Real-world High Schools have Dress Codes — no short skirts, no cleavage, no profane slogans — that their students must follow. Even the most liberal public schools have some kind of limits on student attire (even if it is simply "no shoes, no shirt, no service").
Not so in fiction. If a fictional school doesn't have uniforms, there will be no rules guiding clothing at all. Female characters are the most likely to break with reality, sporting cleavage-heavy tops, short skirts and even bared midriffs. In reality, these students wouldn't make it to their first class without being sent home to change their clothes along with being given detention.
Characters who show too much off are Always Female - the guy equivalents are exposed underwear, which has been out of fashion (at least in some areas of the country) since the late '00s and has never been considered effective Fanservice; and T-shirts with "controversial" slogans, which are reserved in fiction for An Aesop about free speech. On the other hand, since baseball caps make lighting someone's face difficult in live-action and are difficult to render through 360 degrees in animation, sometimes a "no hats in school" policy is mentioned to justify their near-total absence.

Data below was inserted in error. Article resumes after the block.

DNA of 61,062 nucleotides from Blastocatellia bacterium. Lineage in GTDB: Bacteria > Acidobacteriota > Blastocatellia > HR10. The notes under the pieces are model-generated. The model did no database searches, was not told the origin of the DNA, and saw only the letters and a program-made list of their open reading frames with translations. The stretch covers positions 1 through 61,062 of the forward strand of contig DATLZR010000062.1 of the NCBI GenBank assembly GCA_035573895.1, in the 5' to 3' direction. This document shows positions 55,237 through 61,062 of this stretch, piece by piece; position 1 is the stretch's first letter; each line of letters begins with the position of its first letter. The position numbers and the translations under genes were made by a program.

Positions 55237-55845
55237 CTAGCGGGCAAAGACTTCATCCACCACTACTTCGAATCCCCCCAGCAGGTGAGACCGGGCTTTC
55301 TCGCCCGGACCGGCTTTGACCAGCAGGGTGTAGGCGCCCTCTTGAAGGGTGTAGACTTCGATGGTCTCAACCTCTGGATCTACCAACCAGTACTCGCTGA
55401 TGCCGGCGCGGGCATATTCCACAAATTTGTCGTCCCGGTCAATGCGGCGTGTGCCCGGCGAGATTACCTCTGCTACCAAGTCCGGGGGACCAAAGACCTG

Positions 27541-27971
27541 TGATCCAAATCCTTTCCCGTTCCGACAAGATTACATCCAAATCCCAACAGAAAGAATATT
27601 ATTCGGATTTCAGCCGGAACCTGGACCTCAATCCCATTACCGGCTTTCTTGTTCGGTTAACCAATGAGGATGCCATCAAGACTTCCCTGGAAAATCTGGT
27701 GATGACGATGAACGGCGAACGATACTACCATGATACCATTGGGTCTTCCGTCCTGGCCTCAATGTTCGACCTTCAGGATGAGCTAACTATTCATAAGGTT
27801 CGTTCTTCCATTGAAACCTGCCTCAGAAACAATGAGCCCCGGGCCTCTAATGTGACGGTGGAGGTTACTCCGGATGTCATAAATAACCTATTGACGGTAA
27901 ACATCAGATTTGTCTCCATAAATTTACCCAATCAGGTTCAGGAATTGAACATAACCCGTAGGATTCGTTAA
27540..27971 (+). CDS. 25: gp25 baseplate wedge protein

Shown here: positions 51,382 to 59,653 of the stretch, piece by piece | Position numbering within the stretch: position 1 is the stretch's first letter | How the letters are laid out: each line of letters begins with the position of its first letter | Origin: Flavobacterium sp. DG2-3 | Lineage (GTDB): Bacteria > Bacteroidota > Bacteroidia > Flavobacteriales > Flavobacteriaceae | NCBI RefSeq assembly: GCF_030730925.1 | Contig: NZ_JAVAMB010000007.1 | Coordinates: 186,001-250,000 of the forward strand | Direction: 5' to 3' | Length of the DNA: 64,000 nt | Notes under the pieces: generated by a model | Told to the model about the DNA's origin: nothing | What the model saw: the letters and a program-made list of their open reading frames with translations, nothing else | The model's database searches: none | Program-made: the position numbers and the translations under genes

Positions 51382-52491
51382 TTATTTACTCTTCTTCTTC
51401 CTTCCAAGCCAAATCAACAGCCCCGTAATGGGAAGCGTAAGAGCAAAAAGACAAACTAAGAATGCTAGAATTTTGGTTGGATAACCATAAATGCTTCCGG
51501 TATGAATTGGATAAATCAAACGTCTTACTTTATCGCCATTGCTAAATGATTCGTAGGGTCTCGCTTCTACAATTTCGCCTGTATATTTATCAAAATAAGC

Subtrope of Dress Code. Can be a result of Hollywood Dress Code, which dictates certain female types must dress in a manner inappropriate to a school setting because of her character type (such as the slutty cheerleader must be dressed skanky or we won't know who she is). Akin to Dawson Casting, as both tropes give the impression that teenagers are much more adult than in reality. Schools like this are likely to have a Sudden School Uniform episode that snaps back to no rules afterward.
- In one issue of Archie Comics' Sonic the Hedgehog that forced the heroes into going into school, Bunnie shows up in an outfit that looks like she raided Daisy's wardrobe!
- In the Robin Series Gotham Heights High School has no discernible dress code with students wearing short dresses, crop tops, spaghetti straps, halter tops, hats, shirts with slogans, excessively baggy pants and all manner of piercings and hair styles without reprimand.